Ben got less and less enthused about dressing up with us because he wasn't really into the theme.  He didn't see how he could be piratey while we dressed like ladies.  I think he also felt left-out and kind of like an afterthought since Chris's outfit took so long, and it made me feel absolutely horrible that he got that impression.  That's when I got the crazy idea that I'd just surprise him with some costume options...with only 30 hours or so before we needed to leave.  Thus began my first real, true marathon sewing session.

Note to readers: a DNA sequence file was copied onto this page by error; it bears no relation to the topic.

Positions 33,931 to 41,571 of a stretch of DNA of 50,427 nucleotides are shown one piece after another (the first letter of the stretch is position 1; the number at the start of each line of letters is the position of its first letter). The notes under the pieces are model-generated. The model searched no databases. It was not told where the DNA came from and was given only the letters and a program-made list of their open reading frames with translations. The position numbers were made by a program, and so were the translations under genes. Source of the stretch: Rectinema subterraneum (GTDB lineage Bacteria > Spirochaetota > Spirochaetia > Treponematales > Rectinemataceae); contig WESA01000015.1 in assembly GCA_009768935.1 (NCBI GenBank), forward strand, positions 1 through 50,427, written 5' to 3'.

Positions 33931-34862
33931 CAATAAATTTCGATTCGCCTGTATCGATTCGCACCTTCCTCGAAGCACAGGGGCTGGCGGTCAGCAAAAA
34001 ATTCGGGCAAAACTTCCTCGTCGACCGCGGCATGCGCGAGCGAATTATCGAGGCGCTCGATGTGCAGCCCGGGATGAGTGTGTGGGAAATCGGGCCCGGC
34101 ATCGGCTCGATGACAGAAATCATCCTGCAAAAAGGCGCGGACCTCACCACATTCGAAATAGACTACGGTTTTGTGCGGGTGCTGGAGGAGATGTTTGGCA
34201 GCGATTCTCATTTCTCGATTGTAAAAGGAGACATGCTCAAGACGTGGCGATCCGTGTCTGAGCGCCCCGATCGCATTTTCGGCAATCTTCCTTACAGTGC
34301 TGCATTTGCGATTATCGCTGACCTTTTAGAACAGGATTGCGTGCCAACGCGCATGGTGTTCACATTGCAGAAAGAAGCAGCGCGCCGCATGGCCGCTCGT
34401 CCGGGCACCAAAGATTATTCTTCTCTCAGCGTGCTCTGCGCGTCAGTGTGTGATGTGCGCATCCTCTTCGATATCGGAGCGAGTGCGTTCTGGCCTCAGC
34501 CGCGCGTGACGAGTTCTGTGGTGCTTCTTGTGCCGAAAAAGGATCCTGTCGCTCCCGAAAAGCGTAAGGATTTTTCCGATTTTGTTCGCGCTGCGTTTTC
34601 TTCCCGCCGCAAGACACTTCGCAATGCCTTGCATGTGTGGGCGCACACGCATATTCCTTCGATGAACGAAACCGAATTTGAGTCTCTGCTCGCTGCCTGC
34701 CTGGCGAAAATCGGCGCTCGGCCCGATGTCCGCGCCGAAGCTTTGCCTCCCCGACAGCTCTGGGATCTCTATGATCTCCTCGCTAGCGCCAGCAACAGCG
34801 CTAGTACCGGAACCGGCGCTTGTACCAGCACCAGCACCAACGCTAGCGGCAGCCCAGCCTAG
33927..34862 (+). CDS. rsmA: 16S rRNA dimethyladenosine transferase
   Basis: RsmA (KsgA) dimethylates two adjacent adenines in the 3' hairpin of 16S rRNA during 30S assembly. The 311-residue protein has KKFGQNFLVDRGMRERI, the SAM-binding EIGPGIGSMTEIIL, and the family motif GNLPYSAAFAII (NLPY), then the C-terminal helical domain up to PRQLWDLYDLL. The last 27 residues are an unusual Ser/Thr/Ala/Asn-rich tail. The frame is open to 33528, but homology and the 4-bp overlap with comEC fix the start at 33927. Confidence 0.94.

Ben clearly didn't share my vision of how cool we'd look together as a pirate and his two gentlewoman captives.  OK, no problem.  Maybe I could entice him with something more gentlemanly!  So I dug around in my half completed projects and found the pieces for a gentleman's vest I'd never got around to sewing.  Knowing what I know now about men's fashions of the era, I would never choose this fabric for the project.  It's a very strange highly-textured antique metallic gold that probably can't be pressed and certainly needs to be flatlined with something non-stretchy to help the pieces keep their shape.  I have no idea the fabric content because I bought it so long ago.  I kinda suspect it came from Wal-Mart's $1 table, and a lot of that is unknown content anyway.  So all that being said, I still kinda love it!  I lucked into a black venise lace on ebay a few months ago, and I thought it could mimic some pretty bold embroidery along the fronts.  Not that many con-goers would know much about 18th c. men's fashions anyway, but the thought that Ben might someday want to come to a guild event with me made me want to use it anyway.